Stem Cells for Knees in the US? |

Stem Cells for Knees in the US?

Stem Cells for Knee Problems? U.S. Doctors Investigate (OrthoFeed)

Jason Dragoo’s Stanford University research team gets 100 to 200 inquiries every day from people interested in joining its clinical trial studying the use of stem cells to treat knee injuries.

The interest highlights a growing demand for the use of stem cells derived from a person’s own bone marrow or fat to treat orthopedic injuries. Osteoarthritis, a degenerative joint disease where the protective tissue or cartilage around a joint wears down, is a particular focus of inquiry.

Stem cells have the potential to develop into different kinds of cells, making them a potentially valuable tool in treating orthopedic injuries.

The U.S. Food and Drug Administration has cracked down on the explosion of private stem-cell clinics that offer treatments for everything from muscular dystrophy to osteoarthritis. It has accused clinics of making false claims and illegally growing human stem cells extracted from patients, which is allowed in many other countries but not the U.S.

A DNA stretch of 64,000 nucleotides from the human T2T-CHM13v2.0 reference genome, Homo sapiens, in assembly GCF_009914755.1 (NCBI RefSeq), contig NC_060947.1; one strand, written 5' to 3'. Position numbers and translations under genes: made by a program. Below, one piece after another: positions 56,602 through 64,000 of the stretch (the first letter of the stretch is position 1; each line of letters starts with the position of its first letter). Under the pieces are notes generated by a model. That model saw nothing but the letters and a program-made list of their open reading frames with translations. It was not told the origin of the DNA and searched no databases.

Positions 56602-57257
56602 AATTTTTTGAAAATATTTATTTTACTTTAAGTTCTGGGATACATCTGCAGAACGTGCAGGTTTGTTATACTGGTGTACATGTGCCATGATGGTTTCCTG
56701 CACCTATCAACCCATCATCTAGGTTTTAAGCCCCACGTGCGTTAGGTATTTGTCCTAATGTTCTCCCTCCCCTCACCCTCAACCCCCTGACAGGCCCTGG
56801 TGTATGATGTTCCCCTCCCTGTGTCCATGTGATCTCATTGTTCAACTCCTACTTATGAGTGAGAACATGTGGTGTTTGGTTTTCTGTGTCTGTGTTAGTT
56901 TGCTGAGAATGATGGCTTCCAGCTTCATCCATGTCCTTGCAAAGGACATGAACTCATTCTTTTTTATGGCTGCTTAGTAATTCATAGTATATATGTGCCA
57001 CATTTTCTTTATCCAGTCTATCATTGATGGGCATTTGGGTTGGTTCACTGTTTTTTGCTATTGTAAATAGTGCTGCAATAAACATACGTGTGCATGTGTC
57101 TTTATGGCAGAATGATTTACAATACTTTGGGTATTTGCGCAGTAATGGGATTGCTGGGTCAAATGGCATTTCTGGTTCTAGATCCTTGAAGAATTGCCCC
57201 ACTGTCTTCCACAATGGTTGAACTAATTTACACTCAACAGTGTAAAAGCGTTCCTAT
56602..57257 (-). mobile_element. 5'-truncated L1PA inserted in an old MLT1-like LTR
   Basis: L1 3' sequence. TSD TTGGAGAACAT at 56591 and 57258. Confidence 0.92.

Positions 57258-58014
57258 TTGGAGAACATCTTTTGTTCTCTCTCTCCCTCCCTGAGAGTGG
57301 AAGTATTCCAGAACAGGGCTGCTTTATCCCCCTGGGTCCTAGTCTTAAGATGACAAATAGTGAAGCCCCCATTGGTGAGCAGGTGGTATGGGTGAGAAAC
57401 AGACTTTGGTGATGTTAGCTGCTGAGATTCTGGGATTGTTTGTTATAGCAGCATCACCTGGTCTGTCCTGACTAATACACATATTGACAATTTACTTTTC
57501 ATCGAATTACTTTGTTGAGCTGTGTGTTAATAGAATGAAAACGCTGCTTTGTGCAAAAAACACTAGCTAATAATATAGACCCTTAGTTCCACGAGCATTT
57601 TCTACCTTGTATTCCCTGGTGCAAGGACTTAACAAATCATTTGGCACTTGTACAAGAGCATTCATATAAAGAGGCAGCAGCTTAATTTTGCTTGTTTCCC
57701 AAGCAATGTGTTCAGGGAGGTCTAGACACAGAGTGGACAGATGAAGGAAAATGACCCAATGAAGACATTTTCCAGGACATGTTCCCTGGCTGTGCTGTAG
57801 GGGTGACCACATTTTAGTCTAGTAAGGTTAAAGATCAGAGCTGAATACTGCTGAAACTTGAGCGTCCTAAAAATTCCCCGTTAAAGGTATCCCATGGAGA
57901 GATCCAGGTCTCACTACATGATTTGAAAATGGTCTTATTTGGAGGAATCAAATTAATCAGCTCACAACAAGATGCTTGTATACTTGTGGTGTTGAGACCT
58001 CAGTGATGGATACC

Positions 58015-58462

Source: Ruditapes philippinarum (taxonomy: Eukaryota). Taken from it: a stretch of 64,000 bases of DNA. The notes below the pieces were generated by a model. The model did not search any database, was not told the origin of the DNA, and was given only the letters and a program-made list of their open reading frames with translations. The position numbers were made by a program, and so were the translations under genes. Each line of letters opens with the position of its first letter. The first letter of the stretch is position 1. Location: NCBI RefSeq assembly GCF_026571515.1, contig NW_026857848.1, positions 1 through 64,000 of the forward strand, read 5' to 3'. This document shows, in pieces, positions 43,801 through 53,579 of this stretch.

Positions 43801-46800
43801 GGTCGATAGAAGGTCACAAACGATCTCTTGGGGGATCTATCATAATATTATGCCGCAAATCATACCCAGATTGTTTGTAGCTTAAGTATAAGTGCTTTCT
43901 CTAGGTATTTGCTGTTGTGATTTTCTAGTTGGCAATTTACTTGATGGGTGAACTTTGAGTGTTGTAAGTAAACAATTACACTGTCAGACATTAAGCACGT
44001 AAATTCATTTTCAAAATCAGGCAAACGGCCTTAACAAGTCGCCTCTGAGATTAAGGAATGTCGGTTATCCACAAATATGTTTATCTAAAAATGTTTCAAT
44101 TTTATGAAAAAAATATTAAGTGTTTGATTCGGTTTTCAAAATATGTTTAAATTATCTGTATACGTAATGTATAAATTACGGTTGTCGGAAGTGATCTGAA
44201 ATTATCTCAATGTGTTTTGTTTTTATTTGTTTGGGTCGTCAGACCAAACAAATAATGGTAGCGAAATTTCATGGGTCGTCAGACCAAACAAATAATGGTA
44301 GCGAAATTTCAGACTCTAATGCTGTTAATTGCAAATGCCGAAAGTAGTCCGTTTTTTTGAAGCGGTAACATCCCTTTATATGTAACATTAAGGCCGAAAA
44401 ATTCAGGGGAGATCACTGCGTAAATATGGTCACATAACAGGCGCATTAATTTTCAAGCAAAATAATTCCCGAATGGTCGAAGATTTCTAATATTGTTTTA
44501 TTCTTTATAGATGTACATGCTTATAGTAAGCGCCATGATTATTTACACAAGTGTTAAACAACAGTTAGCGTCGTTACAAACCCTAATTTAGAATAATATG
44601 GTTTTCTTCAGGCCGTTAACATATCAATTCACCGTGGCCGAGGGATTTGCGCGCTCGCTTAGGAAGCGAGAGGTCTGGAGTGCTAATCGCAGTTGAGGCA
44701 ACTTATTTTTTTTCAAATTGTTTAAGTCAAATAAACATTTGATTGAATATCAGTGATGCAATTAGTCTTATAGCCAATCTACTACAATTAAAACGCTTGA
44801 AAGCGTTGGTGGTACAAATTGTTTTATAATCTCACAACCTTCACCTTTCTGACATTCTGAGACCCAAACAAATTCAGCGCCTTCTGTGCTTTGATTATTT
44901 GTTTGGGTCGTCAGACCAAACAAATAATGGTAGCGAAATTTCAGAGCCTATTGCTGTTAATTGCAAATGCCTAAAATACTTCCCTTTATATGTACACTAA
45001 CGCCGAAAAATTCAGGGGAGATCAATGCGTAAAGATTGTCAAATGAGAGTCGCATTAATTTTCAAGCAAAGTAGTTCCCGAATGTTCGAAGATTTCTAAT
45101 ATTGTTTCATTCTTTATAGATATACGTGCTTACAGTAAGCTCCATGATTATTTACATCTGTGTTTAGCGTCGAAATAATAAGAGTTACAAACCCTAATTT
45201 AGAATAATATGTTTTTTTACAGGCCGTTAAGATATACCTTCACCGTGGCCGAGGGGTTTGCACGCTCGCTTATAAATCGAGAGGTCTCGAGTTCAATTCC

But a growing number of academic research centers and hospitals are offering stem-cell injections to treat orthopedic injuries in a way the FDA condones, by extracting bone marrow or fat, which is spun in a centrifuge before being inserted into the patient’s joint in the same day.

Due to a lack of research, the treatments generally aren’t covered by insurance companies and can cost thousands of dollars. Still, demand is high.

“There are just so many aging baby boomers who want to be active,” says Joanne Borg-Stein, an associate professor of physical medicine and rehabilitation at Harvard Medical School. “They are either too young for a joint replacement or their arthritis isn’t bad enough, and they’ve done other treatments and they’re not able to stay active.”

She says requests for stem-cell injections are outpacing the research on it, which is scant. Experts say such injections can reduce inflammation and pain but it’s unclear how long their effects last or if they help regenerate cartilage.

By Sumathi Reddy | The Wall Street Journal

Image Credit: Science Source